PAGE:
Trettondagen literally means “day 13” and is the thirteenth day after Christmas, i.e. January 6th. Known in English as the Epiphany, it commemorates the revelation of Jesus as the Son of God, and when the Three Wise Men came to the Manger in Bethlehem. In Sweden it is a red day (an official holiday) with a day off of work if it falls on a weekday.
Name day celebrations are popular in Sweden and on any standard yearly calendar you will find specific names associated with each day of the year. For instance, December 13th is the Lucia celebration as well as the name day for Lucia. The names associated with trettondagen are the names of the Three Wise Men, Kasper, Melker, and Baltsar.
Although today there isn’t much notable celebrating taking place on trettondagen, historically it was a different story. During the late Middle Ages in Italy, Germany and France, renactments of the Three Wise Men’s visit to Bethlehem became popular. Growing out of that tradition, during the 1600s Swedish youth in both cities and villages participated in going from house to house, under direction of their principal, to sing carols while dressed as the Three Wise Men and bearing a large, brightly lit star. Sometimes Joseph, Mary, the baby Jesus, and shepherds were represented as well. For their efforts the performers could receive cash, or gifts, intended to help the boys support their studies during the coming semester. It was through this tradition that the term stjärngossar, or “star boys” originated. In time, uncoordinated groups of wayward singers and performers tried to take advantage of the Christmas generosity that was shown to the organized groups. It became a nuisance to deal with the unofficial groups looking for handouts and by the beginning of the 1900s the stjärngossar tradition died out. Today stjärngossar survive only as the back end of the Lucia procession sporting pointy, white cone hats with stars.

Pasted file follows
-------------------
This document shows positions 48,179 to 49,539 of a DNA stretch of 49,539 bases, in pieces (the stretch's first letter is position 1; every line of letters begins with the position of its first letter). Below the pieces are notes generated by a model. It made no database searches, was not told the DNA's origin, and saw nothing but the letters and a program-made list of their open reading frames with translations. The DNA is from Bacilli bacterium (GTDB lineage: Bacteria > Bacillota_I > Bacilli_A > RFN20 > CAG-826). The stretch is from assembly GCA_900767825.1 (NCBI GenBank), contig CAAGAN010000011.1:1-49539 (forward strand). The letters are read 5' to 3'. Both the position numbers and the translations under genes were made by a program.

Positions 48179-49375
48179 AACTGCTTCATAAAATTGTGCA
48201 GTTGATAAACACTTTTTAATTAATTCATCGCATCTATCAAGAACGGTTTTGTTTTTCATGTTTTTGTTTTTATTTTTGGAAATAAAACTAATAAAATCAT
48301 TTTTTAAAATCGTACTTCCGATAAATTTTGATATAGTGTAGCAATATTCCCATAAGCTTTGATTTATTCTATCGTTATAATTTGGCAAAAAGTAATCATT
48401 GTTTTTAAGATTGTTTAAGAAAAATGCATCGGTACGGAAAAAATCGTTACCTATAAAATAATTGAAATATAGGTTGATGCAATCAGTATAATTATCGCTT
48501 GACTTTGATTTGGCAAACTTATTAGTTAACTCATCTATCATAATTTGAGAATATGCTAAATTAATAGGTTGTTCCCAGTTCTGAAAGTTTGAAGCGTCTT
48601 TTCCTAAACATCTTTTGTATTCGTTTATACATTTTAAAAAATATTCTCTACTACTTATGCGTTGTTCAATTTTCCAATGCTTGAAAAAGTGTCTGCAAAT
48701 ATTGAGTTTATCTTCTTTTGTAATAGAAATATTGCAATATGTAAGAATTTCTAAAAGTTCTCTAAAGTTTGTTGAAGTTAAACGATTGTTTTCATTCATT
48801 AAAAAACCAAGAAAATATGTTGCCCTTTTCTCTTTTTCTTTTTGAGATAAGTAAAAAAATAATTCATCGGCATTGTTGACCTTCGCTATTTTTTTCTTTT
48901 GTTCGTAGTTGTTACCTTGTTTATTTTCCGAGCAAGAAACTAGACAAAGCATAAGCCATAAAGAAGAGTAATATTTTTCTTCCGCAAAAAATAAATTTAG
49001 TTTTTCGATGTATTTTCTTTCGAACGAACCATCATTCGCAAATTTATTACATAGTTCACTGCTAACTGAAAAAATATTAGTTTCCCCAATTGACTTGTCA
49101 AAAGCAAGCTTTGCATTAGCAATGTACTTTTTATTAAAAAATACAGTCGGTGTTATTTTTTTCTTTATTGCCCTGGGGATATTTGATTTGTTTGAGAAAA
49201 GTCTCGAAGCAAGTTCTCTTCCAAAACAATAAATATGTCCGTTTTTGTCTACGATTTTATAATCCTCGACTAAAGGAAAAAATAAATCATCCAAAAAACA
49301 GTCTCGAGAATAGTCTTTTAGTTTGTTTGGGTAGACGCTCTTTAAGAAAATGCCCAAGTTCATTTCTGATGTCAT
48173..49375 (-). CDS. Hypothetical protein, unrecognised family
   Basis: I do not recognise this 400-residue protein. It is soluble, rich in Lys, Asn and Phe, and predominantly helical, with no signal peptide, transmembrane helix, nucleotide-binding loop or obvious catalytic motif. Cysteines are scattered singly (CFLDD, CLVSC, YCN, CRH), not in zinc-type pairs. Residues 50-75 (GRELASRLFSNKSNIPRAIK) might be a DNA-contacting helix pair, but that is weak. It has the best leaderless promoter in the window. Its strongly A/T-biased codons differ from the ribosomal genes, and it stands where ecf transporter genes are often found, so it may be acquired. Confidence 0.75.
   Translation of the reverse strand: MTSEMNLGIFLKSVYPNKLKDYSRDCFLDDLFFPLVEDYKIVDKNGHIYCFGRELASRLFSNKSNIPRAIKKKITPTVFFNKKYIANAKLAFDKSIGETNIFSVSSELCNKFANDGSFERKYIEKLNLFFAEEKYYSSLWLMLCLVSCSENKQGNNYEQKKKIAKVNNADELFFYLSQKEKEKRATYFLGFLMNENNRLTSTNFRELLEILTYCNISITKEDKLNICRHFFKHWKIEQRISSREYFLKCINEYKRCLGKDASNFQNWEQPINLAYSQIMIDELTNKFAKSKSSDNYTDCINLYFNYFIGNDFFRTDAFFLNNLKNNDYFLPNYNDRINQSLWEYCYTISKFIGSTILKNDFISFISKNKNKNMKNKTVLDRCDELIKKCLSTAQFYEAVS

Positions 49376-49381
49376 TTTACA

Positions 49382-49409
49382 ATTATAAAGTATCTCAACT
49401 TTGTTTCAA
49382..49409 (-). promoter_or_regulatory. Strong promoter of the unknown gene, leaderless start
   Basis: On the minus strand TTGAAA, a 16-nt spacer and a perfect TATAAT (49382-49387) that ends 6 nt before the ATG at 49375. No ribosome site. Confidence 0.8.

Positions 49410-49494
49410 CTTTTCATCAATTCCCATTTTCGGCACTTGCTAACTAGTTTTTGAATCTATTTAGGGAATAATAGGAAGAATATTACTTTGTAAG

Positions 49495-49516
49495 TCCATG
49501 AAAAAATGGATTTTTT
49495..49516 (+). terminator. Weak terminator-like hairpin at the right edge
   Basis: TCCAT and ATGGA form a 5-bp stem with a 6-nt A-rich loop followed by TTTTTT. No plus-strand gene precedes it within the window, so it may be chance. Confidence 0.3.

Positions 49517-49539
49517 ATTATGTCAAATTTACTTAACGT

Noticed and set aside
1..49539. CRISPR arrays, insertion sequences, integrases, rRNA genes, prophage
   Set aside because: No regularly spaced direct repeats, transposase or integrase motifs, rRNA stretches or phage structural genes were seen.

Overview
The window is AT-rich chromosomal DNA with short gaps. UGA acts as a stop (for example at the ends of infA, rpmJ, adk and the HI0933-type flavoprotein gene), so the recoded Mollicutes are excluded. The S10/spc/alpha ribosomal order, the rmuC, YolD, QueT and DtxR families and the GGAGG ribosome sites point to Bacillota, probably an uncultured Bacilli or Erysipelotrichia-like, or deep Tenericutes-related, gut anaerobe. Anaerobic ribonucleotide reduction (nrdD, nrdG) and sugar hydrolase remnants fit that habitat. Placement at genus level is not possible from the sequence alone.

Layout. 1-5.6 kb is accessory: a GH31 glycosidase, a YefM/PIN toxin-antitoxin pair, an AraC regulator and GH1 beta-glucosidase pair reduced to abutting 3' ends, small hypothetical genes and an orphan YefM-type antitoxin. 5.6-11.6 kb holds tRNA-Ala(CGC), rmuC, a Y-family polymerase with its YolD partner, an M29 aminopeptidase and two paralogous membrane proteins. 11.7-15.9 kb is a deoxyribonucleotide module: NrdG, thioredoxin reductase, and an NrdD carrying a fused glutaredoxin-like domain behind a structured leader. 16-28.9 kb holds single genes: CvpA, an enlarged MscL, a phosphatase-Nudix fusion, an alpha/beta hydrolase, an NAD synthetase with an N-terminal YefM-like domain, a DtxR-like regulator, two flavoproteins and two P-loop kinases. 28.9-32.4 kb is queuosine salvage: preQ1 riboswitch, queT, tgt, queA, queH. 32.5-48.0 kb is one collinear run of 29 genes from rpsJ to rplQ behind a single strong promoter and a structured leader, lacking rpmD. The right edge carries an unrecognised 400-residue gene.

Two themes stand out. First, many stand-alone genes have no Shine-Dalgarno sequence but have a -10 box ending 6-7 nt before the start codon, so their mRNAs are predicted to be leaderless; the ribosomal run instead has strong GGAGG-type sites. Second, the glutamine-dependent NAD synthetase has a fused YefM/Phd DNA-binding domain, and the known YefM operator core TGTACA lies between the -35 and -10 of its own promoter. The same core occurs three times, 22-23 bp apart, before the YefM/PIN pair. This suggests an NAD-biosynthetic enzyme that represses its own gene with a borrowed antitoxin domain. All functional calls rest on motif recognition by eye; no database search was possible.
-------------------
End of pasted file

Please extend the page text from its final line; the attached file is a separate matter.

Trettondagen was known as the point when the Christmas julbord food had all but run out. It was also the time when the spirits of deceased family members, who had left their resting places to return home during the night from Christmas Eve going into Christmas Day, returned to their graves. In many Christian cultures the Epiphany is the official end to Christmas, but in Sweden the holiday spirit carries on until Knut, or January 13th, which is 20 days after Christmas. In the dark Swedish winter, who can argue with an extension of the holiday season?